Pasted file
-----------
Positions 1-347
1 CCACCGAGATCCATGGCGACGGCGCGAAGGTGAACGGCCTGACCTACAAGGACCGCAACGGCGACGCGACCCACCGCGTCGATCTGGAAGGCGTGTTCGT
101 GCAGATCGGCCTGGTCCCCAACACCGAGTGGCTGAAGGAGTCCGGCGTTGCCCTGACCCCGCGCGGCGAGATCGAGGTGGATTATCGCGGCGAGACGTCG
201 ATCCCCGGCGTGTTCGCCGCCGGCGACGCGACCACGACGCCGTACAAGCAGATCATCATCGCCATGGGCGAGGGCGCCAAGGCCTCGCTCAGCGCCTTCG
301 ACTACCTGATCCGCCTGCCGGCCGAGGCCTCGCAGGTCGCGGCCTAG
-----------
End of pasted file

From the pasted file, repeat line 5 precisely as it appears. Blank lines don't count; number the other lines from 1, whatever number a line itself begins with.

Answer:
301 ACTACCTGATCCGCCTGCCGGCCGAGGCCTCGCAGGTCGCGGCCTAG